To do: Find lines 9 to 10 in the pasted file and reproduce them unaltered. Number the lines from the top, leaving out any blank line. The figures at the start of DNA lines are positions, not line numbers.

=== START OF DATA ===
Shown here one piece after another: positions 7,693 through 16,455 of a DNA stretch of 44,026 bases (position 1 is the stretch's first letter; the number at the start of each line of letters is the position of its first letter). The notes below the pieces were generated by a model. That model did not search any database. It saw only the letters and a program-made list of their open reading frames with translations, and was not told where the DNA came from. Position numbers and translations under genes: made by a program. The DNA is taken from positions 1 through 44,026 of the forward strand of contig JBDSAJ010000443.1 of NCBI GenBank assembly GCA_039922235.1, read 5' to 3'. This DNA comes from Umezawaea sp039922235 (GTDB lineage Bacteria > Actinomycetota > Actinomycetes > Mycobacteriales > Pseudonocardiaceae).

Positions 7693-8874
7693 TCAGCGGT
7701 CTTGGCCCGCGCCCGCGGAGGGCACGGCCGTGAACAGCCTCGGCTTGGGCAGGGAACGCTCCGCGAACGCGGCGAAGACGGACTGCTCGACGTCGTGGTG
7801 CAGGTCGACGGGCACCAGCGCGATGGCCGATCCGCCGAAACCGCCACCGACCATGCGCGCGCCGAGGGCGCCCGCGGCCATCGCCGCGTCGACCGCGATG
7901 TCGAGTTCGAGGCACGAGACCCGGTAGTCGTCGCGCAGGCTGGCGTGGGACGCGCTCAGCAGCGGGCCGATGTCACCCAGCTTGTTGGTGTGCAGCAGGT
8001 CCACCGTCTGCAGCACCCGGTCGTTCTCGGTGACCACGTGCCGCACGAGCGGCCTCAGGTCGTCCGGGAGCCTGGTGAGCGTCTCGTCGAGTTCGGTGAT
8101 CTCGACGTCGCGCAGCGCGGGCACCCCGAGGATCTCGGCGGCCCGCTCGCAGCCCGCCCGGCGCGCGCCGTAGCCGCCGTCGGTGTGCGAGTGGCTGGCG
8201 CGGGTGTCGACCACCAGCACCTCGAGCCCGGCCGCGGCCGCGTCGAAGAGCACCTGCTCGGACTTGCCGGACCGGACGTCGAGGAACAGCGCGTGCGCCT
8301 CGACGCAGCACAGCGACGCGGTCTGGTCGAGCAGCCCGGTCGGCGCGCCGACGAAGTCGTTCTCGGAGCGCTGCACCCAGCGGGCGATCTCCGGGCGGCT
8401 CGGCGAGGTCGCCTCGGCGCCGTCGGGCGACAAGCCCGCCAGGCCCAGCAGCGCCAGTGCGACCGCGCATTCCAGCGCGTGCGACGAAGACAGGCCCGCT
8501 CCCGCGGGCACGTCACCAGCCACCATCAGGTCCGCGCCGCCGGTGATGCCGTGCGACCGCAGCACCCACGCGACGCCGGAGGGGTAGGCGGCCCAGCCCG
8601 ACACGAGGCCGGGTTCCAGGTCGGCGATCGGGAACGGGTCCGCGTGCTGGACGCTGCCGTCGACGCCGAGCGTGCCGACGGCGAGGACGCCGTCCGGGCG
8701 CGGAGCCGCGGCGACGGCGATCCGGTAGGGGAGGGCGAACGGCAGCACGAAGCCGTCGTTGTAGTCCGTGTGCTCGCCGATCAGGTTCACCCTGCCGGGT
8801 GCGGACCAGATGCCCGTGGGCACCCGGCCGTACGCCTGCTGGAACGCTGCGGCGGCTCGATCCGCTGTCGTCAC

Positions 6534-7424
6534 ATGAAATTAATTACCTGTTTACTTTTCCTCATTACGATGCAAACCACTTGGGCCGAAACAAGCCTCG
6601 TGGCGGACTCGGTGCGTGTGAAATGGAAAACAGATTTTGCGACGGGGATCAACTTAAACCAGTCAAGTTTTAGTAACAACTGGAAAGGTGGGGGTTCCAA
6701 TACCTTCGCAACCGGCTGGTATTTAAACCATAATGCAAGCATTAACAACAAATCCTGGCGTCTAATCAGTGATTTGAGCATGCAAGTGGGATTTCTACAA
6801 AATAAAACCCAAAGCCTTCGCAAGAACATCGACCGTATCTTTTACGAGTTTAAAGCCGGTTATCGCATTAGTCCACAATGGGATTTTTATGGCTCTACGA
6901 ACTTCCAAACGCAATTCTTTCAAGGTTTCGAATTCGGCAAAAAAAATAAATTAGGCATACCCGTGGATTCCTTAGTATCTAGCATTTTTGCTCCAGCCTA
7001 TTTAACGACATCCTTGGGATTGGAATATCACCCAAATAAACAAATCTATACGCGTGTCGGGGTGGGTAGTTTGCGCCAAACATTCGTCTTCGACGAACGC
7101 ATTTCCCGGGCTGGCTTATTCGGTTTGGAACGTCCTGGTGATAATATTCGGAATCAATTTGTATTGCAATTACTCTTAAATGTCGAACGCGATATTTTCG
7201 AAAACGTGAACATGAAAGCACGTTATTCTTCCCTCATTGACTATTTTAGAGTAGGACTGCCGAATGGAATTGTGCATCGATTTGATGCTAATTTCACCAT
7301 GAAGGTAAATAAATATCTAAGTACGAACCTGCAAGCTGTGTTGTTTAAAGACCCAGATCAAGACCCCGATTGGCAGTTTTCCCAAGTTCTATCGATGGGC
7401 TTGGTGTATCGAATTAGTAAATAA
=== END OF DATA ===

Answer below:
8201 CGGGTGTCGACCACCAGCACCTCGAGCCCGGCCGCGGCCGCGTCGAAGAGCACCTGCTCGGACTTGCCGGACCGGACGTCGAGGAACAGCGCGTGCGCCT
8301 CGACGCAGCACAGCGACGCGGTCTGGTCGAGCAGCCCGGTCGGCGCGCCGACGAAGTCGTTCTCGGAGCGCTGCACCCAGCGGGCGATCTCCGGGCGGCT